According to van Tiggelen, DNV and Grieg Star have together identified use cases for pilot projects that can be tested and implemented at low cost, such as a KPI dashboard tool for centralized performance and drydocking application, in addition to ongoing digitalization initiatives including upgrades to existing systems and replacement of legacy software. Centralization of fleet operations is one of the main strategic goals of Grieg Star, along with emissions and cost reductions, and is seen as a key element in the shift to data-driven ship management.
Grieg Star envisages that in future automated real-time data from smart ships will facilitate fleet management based on data analysis for performance benchmarking by constantly tracking all vessels over time. This enables optimized fleet-wide decision-making, leading to improvements in cost, efficiency and safety. For example, such a solution will be able to see whether a ship is running multiple auxiliary engines at low load, leading to increased fuel use and running hours, and can give corrective guidance to save emissions and maintenance costs.
Holistic approach with humans onboard for change
G2 Ocean’s Vice President for IT, Kristin Andersen, points out the initial initiatives at Grieg Star have been focused on replacing legacy software, creating new integrated digital infrastructure and moving from dashboards to analytics. “You need to walk before you can run. There is a stairway to heaven for autonomous vessels and we need to do a lot to get there. The right technology has to be in place for when such ships are ready,” she says.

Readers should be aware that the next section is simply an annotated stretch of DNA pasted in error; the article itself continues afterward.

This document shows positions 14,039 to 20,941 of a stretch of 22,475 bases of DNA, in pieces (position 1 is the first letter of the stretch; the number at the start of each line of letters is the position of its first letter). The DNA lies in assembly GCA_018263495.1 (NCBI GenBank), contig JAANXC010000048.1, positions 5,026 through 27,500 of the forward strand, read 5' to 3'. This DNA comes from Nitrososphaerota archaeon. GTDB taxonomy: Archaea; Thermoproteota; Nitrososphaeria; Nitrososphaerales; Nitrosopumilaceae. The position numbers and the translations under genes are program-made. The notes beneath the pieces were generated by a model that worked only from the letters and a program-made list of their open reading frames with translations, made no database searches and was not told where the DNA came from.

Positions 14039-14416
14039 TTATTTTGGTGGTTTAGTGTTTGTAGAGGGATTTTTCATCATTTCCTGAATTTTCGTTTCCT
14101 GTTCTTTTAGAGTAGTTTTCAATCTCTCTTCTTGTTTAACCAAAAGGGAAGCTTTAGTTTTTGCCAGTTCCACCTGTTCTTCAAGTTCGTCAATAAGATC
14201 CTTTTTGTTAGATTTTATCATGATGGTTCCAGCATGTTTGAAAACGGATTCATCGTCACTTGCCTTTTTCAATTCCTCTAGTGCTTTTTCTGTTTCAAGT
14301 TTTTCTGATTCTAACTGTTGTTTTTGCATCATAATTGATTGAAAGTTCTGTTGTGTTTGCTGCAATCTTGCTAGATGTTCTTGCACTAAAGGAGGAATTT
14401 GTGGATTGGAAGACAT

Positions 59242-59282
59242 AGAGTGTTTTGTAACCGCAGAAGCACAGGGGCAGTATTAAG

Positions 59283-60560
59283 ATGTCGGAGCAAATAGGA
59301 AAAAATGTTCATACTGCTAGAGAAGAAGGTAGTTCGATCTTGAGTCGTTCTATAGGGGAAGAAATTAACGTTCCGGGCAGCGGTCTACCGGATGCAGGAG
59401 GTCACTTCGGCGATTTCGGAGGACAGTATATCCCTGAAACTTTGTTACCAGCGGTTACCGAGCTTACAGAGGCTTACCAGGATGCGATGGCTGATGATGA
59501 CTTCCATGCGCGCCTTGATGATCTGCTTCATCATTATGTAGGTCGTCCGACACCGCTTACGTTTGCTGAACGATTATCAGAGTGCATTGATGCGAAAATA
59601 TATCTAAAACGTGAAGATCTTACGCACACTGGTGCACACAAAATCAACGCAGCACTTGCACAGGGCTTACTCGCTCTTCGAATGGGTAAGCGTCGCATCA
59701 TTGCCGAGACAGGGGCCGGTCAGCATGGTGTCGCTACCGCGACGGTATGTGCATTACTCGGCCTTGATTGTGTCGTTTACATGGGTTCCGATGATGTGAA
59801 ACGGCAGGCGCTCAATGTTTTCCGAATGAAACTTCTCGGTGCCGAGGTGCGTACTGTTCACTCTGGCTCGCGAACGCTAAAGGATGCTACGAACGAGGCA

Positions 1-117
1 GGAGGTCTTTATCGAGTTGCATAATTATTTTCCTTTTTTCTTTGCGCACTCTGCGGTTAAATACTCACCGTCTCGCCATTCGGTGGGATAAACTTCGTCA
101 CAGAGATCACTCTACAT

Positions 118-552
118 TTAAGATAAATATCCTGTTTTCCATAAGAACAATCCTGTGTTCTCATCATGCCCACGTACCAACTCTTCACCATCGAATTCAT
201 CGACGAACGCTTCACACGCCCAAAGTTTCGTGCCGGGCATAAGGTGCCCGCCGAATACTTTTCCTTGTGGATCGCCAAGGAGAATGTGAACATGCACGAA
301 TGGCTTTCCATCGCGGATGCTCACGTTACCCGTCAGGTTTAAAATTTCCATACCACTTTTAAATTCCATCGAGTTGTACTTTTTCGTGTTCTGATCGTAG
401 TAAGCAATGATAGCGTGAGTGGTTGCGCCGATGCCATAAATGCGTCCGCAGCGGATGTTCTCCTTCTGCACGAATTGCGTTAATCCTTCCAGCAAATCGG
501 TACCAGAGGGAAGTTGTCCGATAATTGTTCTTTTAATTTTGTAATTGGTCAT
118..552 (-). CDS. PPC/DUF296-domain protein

Andersen says mature technology for remote control of ship operations is already available but “can only be implemented effectively based on a holistic approach together with processes and people”. She highlights the importance of the human element in the transformation process so that crew onboard vessels are not burdened with a higher digital workload in addition to manual tasks, but rather that administrative tasks such as compliance reporting are automated and transferred to shore so ship personnel can work more effectively in their assigned roles.
“The biggest challenge in changing ways of working is not the technology but the human element. Change management is necessary to ensure employees are onboard the transformation process and to develop a common sense of ownership. Having a roadmap enables us to carry out that process in a stepwise manner – and this makes the journey to smart shipping more interesting for everyone,” Sommer concludes.
■ Source: www.dnv.com